TITLE

Breast Cancer Redox Heterogeneity Detectable with Chemical Exchange Saturation Transfer (CEST) MRI

AUTHOR(S)
Cai, Kejia; Xu, He; Singh, Anup; Moon, Lily; Haris, Mohammad; Reddy, Ravinder; Li, Lin
PUB. DATE
October 2014
SOURCE
Molecular Imaging & Biology;Oct2014, Vol. 16 Issue 5, p670
SOURCE TYPE
Academic Journal
DOC. TYPE
Article
ABSTRACT
Purpose: Tissue redox state is an important mediator of various biological processes in health and diseases such as cancer. Previously, we discovered that the mitochondrial redox state of ex vivo tissues detected by redox scanning (an optical imaging method) revealed interesting tumor redox state heterogeneity that could differentiate tumor aggressiveness. Because the noninvasive chemical exchange saturation transfer (CEST) MRI can probe the proton transfer and generate contrasts from endogenous metabolites, we aim to investigate if the in vivo CEST contrast is sensitive to proton transfer of the redox reactions so as to reveal the tissue redox states in breast cancer animal models. Procedures: CEST MRI has been employed to characterize tumor metabolic heterogeneity and correlated with the redox states measured by the redox scanning in two human breast cancer mouse xenograft models, MDA-MB-231 and MCF-7. The possible biological mechanism on the correlation between the two imaging modalities was further investigated by phantom studies where the reductants and the oxidants of the representative redox reactions were measured. Results: The CEST contrast is found linearly correlated with NADH concentration and the NADH redox ratio with high statistical significance, where NADH is the reduced form of nicotinamide adenine dinucleotide. The phantom studies showed that the reductants of the redox reactions have more CEST contrast than the corresponding oxidants, indicating that higher CEST effect corresponds to the more reduced redox state. Conclusions: This preliminary study suggests that CEST MRI, once calibrated, might provide a novel noninvasive imaging surrogate for the tissue redox state and a possible diagnostic biomarker for breast cancer in the clinic.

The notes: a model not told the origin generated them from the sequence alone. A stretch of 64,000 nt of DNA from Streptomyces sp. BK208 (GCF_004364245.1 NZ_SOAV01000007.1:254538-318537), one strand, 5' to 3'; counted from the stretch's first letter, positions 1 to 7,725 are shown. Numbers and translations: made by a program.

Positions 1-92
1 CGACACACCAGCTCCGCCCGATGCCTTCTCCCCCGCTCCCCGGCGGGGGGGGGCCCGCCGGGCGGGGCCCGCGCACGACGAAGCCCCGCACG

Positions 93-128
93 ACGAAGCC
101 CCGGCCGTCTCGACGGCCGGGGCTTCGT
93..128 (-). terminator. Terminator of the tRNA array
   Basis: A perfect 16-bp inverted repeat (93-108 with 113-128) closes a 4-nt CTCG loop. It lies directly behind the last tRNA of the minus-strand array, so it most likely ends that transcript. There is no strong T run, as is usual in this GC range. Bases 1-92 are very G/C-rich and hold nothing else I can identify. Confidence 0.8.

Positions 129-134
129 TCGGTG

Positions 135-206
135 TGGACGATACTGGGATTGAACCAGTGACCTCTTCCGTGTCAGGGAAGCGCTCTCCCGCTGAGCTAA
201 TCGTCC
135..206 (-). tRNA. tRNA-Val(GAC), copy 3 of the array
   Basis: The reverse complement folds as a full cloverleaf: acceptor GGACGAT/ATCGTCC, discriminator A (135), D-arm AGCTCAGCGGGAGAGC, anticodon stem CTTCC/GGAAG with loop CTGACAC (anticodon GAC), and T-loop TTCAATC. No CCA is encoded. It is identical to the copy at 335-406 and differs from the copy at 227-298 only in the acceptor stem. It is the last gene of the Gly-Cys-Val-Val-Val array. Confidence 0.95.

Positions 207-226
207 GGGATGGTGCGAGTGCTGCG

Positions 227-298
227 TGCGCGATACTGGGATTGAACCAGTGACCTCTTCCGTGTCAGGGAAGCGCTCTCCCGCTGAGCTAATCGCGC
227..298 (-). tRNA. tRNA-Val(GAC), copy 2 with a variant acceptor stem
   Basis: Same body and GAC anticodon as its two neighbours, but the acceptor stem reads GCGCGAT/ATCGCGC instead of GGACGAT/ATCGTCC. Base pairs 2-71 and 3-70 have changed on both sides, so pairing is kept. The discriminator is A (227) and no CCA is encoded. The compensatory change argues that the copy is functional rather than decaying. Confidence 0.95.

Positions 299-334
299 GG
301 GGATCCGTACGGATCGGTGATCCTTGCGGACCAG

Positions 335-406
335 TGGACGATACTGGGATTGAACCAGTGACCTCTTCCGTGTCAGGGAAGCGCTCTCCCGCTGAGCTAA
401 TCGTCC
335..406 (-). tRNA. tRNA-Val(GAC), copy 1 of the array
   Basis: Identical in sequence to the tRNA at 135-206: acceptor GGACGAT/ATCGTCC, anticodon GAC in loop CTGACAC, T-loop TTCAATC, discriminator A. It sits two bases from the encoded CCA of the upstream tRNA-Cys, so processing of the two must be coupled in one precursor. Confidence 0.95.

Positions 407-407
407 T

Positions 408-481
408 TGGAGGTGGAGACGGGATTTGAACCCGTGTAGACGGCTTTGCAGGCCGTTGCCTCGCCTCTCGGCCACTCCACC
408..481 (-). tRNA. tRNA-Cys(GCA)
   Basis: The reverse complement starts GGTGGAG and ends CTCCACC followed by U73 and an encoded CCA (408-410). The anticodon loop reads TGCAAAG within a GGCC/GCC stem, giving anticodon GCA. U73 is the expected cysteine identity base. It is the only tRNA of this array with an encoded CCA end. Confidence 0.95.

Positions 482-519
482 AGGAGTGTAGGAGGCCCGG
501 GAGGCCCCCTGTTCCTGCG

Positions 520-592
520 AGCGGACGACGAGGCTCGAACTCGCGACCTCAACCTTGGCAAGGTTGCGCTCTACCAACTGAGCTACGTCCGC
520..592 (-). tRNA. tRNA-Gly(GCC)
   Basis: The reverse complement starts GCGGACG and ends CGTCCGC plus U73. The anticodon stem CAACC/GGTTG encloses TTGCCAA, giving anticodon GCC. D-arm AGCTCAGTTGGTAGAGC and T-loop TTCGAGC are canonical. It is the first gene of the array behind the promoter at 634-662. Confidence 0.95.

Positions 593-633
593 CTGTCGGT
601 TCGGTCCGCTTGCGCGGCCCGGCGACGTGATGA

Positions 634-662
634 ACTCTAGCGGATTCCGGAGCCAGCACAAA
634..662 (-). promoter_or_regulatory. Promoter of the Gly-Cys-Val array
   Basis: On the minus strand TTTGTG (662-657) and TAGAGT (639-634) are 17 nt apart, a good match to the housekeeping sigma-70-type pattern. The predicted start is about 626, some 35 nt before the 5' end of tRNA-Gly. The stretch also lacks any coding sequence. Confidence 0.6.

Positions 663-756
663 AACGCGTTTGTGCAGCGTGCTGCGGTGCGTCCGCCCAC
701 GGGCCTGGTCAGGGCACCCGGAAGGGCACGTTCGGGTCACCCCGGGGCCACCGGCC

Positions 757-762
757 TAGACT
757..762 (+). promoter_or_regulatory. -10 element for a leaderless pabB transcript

ACCESSION #
98148678

 

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